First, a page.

Waze and Means

Noam bardin 3x4 portrait kopie

Noam Bardin, a scheduled speaker at DLD, is the CEO of Waze, the Israeli crowd-sourced navigation and mapping app that sold to Google last summer for $1.15 billion. Bardin, who holds a B.A. in Economics from Hebrew University and a Masters of Public Administration from Harvard University's John F. Kennedy School of Government, recently spoke with Informilo’s Jennifer L. Schenker about Waze before and after the sale.

Why sell to Google rather than go public?

Why go public at all? None of us saw going public as a positive. I ran a tech company that went public [VoIP provider DeltaThree] and it was one of the worst experiences of my life. Why is the old model of an IPO still relevant? There are many other monetization models that don't require it. The question is more why we didn't stay independent.

Why didn’t you?

In the world of tech today the reality is that four, five large conglomerates will end up owning most of the technology. The large companies are going to build a product anytime something proves to be a success. In the case of Waze we were competing directly with Nokia, Google, Apple and TomTom which was quite something for a small company based in Ra’anana in Israel. If you are going to get really big you have to come up with a new platform. And only one successful platform along the lines of those built by the likes of a Google or a Facebook or maybe a Twitter comes along every ten years. The odds of it happening are slim. Every start-up should assume it will not happen to them so then the question is, 'how big can you grow on your own and who is the right company to acquire you?' For us it all came together.

What other benefits do you think the company has reaped since the Google acquisition?

A big mistake we made was not hiring more aggressively in 2013. By the end of 2012 we only had 108 people and should have had more. But we were conservative and agonized over each hire. We would wait until one of our employees would fall apart from exhaustion before getting them help because we didn’t want to create more overhead. What Google has done is to put their recruiting force behind us — now we have multiple people whose only job is to focus on recruitment for us. We are hiring very fast. Google knows how to find the best people everywhere; so we have a well-oiled machine working behind us now.

The sale created a lot of millionaires — including you — but a lot of people don’t realize there is a whole other group of people who benefited: the Waze sale netted $1.5 million for Tmura, an organization that for the past decade has offered high-tech entrepreneurs the opportunity to donate their start-up’s shares or stock options — as Waze did three years ago — with the proceeds going to help the disadvantaged in Israel. What led Waze to give a percentage of its shares to the organization in the first place?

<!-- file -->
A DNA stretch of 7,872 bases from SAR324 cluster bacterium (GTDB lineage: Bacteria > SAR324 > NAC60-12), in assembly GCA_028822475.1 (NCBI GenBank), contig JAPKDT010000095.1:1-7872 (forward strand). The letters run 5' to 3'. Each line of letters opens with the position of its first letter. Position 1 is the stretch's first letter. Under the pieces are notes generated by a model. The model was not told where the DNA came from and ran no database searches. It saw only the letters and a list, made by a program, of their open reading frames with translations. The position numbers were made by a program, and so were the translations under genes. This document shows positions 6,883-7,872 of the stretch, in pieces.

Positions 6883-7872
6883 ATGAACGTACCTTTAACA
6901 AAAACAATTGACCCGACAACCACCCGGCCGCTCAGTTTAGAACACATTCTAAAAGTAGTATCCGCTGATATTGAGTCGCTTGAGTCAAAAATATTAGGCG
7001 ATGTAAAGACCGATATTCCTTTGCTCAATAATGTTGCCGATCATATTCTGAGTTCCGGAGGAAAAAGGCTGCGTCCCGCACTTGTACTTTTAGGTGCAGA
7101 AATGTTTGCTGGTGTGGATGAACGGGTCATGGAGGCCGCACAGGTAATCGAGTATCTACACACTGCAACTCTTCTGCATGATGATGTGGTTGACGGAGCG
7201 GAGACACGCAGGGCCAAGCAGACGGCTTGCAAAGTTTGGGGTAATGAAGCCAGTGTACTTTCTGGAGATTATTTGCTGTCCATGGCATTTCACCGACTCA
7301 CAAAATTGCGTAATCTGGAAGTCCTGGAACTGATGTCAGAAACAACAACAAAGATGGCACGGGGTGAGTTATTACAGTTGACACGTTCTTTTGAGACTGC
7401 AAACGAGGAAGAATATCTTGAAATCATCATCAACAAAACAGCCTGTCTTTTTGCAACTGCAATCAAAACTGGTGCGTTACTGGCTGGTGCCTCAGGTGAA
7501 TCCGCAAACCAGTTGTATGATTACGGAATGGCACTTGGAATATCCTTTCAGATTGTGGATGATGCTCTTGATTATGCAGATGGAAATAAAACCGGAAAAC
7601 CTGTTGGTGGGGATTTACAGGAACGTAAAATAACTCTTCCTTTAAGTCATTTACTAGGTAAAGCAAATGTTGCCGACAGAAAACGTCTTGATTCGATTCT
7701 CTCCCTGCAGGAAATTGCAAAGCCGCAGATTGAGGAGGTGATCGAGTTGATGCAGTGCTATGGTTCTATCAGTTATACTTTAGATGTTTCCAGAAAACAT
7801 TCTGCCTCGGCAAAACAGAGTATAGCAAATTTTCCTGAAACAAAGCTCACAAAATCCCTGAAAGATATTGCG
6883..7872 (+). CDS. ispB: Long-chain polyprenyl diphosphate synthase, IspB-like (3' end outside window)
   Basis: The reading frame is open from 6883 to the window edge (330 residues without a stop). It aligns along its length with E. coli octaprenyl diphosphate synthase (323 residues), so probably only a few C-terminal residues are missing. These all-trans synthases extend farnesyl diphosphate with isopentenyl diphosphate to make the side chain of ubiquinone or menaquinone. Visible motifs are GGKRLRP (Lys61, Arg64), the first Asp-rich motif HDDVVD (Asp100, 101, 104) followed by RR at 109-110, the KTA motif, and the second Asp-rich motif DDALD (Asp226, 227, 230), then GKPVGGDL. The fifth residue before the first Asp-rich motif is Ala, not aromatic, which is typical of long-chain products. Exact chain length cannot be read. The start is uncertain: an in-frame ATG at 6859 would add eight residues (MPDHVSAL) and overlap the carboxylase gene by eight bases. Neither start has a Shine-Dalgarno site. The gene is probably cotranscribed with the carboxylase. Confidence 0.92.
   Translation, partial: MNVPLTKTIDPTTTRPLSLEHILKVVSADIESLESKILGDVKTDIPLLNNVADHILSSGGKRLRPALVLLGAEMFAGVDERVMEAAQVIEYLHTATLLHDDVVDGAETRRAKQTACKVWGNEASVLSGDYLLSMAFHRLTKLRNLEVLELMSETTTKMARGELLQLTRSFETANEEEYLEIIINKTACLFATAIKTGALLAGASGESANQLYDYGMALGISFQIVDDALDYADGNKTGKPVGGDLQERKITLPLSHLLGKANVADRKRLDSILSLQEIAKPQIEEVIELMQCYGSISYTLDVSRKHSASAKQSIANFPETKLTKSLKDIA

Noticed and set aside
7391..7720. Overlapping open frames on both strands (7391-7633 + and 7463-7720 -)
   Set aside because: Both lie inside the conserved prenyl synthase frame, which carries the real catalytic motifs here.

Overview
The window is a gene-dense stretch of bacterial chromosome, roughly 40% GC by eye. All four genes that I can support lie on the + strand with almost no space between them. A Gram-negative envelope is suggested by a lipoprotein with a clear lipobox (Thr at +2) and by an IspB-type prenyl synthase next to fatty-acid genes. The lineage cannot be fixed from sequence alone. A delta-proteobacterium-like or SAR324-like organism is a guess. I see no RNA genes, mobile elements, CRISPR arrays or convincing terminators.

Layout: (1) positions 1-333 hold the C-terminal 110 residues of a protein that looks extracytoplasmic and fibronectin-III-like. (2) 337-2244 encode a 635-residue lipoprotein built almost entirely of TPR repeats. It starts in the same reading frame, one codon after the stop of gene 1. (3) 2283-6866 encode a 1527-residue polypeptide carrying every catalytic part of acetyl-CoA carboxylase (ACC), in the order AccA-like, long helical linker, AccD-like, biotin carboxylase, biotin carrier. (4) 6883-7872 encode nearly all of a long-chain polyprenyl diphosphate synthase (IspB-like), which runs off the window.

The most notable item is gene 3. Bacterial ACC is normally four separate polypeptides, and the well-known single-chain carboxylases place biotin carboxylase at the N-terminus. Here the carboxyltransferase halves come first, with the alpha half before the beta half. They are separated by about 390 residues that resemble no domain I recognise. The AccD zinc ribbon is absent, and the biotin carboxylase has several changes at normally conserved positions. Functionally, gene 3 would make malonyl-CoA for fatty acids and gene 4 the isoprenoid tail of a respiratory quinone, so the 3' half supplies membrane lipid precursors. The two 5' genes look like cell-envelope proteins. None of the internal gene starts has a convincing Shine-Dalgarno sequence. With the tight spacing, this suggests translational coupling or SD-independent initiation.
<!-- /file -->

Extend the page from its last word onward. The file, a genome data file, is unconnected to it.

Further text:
The model used by Tmura began in the U.S. but never really took off there. That’s because Americans regularly give to causes; it’s part of their culture. This is not the case in Israel. So it was important to build a philanthropic model for Israeli high-tech people and that is what Tmura has done.

In 2013 Tmura distributed over $2 million to Israeli charities focused on kids and education. We involved all the employees in shortlisting five philanthropic organizations we wanted to support. It was a very moving moment. People were literally in tears when they suddenly saw what life is like for people below the poverty line in Israel.

Another great social outcome from our exit is that one of our investors, Li Ka-Shing (the billionaire investor behind Horizon Ventures, a Hong-Kong based firm that invests in early-stage ventures in the tech sector), donated the proceeds from the Waze exit. When Waze — his first tech investment in Israel — was sold to Google he donated $130 million to the Technion (Israel Institute of Technology, a public research institute located in Haifa) and another $140 million to a project promoting cooperation between the Technion and a Chinese university; so now Israelis attending the Technion can spend time studying in China. So a lot of public good has come out of Waze.


Waze has become the new poster child for tech success in Israel and is inspiring a whole new generation of start-ups to focus on being mobile first. In what other ways do you think the sale has impacted the Israeli start-up scene?

We are recruiting Israelis from abroad who work for Google and want to come back to Israel. We are also recruiting a lot in Israel so more Israelis are going to get trained in the Google way and see the world at a scale that doesn't exist in Israel. This was one of the key things that Israel was missing in the '90s: to know how do Bay area companies work and think, how start-ups go from small to huge and to do one of the things that makes Silicon Valley so special — building global tech brands. The most important factor in determining the success of a start-up is the experience of the founders along with who are their investors and mentors. When people eventually leave Waze, we will be releasing into the market developers and product people who have done it before, seen it and understand what it takes to become very big globally.

What’s next for Waze?

We have to look at the world at the scale of a Google — that is our challenge now. But Google is letting us be independent and allowing us to do things that are different and outside of its comfort zone. You will not see Waze becoming more like Google Maps but rather more and more of something else based on a stronger community, that is more social and used as an everyday commuting tool.

Noam Bardin will speak at DLD14. Tune in on the beat of our community on the DLDpulse and find regular updates on the DLD14 programme and speakers here.

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